Everybody who has followed jazz from Germany in the last couple of years will probably be familiar with a majority of the Society members. Trumpeter Frederik Köster and drummer Jonas Burgwinkel, both Echo-awardees as well, have distinguished themselves as jazz-individualists with their own remarkable productions. Just like Pablo Held, who is one of the most exciting young pianists and has been in an outstanding trio with Burgwinkel and the great bass player Robert Landfermann for years. Trombonist Klaus Heidenreich is the youngest member of the NDR-Bigband and alto-saxophonist Christoph Möckel is responsible for the warmhearted tones. Niels Klein, who has already played with Toots Thielmanns, Charlie Mariano and Peter Erskine, contributes full-blown improvisational art.
The strings participating in the current production are also top-class musicians. The first violinist Erik Schumann has already played as a soloist for Christoph Eschenbach, with the Chicago Symphony Orchestra and the Orchestre National de France as well as with the WDR Symphony Orchestra. The violist Magdalena Härtl is also part of this WDR orchestra, while the cellist Thomas Schmitz is part of to the internationally award-winning Signum Quartett (and by the way is an Echo-Award winner too). Sebastian Sternal says about the 33-year-old Erik Schumann, that he is not only one of the currently most sought-after violinists of his generation, but that he also has a remarkable sense for jazz. “His concentrated and simultaneously open attitude towards making music influences the entire band.”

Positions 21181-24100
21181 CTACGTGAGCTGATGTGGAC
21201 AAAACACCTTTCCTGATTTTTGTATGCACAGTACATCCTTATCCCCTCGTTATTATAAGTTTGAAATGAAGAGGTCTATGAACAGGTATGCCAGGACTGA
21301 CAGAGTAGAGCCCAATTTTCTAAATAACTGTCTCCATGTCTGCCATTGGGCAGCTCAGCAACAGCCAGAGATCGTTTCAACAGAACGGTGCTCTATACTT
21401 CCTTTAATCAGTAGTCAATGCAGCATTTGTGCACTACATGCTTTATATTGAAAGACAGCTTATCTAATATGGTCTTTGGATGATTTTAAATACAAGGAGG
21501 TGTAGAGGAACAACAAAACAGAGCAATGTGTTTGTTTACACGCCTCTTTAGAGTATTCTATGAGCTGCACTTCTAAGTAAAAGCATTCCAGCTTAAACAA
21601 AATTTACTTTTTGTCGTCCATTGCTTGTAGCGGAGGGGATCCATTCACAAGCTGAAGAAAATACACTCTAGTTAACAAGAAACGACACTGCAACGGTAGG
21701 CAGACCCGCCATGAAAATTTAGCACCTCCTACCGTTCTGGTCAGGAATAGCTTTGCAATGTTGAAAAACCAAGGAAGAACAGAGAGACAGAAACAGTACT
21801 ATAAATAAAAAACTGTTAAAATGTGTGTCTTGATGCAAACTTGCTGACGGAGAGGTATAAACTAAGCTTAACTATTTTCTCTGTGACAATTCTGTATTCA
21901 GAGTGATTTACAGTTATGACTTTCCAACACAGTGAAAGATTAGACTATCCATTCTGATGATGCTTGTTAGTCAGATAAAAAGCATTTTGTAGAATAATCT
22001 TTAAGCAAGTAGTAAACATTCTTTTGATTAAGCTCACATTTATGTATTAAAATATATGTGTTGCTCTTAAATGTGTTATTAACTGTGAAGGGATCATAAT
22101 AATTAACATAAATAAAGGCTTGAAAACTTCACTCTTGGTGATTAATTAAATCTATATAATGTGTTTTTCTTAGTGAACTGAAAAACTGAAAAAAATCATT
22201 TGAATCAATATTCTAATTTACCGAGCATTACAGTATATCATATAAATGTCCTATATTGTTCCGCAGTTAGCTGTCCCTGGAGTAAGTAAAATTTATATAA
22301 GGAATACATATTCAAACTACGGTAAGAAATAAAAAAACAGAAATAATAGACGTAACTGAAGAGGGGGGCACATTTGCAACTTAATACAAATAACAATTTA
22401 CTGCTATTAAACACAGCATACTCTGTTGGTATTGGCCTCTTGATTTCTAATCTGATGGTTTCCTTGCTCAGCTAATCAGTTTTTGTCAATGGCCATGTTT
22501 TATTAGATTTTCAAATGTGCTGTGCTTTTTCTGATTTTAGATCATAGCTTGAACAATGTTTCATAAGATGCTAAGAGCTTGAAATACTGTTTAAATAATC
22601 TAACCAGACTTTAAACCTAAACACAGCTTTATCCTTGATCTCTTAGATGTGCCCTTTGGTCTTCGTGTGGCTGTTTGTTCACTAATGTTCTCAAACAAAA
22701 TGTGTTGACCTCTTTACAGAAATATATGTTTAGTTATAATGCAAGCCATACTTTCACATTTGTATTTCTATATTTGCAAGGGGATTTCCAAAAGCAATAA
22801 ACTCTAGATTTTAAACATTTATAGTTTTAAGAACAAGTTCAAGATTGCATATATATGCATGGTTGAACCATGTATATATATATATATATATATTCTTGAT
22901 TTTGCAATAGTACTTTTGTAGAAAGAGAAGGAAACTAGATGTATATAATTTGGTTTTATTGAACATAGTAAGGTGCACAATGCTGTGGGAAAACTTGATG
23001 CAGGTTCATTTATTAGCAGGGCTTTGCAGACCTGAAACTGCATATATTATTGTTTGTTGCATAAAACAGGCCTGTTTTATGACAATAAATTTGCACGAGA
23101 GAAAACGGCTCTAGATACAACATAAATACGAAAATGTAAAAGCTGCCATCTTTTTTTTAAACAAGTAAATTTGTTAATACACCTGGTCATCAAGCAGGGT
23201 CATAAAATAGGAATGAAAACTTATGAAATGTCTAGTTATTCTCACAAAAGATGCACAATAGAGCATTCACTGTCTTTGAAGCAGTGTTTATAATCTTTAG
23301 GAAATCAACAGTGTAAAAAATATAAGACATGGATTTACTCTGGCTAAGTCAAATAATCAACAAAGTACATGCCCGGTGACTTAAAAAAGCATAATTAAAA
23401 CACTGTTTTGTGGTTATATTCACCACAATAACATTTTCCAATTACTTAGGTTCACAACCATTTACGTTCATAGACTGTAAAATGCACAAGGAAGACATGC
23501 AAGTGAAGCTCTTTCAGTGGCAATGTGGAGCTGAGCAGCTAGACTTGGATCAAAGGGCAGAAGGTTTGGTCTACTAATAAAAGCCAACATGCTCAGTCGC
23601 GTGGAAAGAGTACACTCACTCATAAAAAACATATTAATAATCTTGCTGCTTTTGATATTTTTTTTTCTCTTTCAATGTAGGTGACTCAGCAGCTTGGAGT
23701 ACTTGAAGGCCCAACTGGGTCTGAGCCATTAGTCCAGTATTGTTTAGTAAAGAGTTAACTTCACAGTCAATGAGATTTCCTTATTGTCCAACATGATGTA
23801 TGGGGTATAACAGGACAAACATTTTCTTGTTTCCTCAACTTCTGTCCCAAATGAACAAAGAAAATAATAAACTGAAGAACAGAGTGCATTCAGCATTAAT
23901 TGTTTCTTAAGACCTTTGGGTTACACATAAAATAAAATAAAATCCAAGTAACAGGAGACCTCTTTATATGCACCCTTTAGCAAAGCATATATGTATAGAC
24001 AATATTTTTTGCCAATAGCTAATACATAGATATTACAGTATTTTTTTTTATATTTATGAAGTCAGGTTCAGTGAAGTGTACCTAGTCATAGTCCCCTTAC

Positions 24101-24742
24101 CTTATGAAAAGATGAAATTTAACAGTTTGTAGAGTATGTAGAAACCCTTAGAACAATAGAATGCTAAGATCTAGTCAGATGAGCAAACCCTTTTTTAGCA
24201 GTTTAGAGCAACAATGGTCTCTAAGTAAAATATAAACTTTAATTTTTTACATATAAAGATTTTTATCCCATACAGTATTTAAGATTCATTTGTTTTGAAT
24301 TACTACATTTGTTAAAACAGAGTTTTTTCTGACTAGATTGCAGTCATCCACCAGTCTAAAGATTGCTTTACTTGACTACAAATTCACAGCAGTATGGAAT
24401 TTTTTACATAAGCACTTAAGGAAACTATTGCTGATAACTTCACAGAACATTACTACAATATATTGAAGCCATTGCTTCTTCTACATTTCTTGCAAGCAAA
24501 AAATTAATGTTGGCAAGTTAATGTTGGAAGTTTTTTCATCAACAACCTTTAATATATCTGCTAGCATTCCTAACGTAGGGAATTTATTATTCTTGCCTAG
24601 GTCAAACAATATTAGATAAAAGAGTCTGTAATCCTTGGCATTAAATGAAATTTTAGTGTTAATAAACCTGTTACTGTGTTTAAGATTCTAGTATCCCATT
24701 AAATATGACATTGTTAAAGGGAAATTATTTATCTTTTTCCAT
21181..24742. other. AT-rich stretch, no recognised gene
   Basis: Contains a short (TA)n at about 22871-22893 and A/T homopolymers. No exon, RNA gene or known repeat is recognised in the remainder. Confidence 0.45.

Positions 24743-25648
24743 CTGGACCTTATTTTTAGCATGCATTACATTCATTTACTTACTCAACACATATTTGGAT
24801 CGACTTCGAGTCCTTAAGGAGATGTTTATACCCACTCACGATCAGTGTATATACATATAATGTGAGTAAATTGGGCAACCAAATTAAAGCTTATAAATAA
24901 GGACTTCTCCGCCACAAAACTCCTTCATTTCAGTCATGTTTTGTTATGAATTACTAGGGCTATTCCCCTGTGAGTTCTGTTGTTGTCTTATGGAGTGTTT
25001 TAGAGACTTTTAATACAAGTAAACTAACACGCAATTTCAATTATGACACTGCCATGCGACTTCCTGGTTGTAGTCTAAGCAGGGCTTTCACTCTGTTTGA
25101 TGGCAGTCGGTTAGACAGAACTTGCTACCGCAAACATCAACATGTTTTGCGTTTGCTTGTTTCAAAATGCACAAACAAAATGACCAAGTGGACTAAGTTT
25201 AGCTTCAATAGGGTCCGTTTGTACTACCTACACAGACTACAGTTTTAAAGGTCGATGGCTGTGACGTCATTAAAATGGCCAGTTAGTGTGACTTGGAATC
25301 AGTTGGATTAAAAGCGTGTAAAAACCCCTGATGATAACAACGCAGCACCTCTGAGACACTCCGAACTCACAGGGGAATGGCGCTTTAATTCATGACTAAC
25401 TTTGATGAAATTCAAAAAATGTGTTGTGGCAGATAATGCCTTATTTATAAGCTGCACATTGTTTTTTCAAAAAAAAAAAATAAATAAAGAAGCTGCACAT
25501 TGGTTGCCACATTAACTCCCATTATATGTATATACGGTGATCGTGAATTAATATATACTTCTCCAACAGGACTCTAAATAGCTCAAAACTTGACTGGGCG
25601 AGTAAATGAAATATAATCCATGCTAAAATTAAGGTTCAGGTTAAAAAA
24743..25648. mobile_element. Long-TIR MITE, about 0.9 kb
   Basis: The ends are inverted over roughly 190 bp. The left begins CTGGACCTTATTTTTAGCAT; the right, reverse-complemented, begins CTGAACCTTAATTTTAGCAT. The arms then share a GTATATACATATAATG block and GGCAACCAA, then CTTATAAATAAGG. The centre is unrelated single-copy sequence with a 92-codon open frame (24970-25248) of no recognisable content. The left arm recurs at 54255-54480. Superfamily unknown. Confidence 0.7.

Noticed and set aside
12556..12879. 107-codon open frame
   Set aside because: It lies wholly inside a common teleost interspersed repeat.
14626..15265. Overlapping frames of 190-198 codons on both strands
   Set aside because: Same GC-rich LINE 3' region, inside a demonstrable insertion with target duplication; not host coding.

As composer and arranger, Sebastian Sternal has put the improvisation mostly in the hands of his jazz-colleagues. But not only in solo passages are there parts of the score that are open for ideas of the partaking musicians. However, these don’t always directly reveal themselves as such. “Pablo can often decide for himself, how he interprets chord symbols”, Sternal describes his principle of composition, “likewise, Jonas has a lot of freedom within a clearly defined pulse, to enhance it with personal sounds. I just know that the outcome will be better, if I give the jazz-virtuosos a lot of individual responsibility.”
Of course Sternal Symphonic Society Volume 2 is also a jazz album, despite the unusual instrumentation and several solo-sections of the strings; alone on account of some grooves and breaks of Jonas Burgwinkel or because of Sternal’s energetic piano playing in the erratic piece “Run”. Not to mention the occasionally expressive solos of the wind section. “Jazz has had an essential influence on me”, Sternal states. “I like it, because it is inherently open and has always incorporated the most different influences and created something new from them.” That can undoubtedly also be said about Sebastian Sternal and his Symphonic Society. It is in good and likewise international company.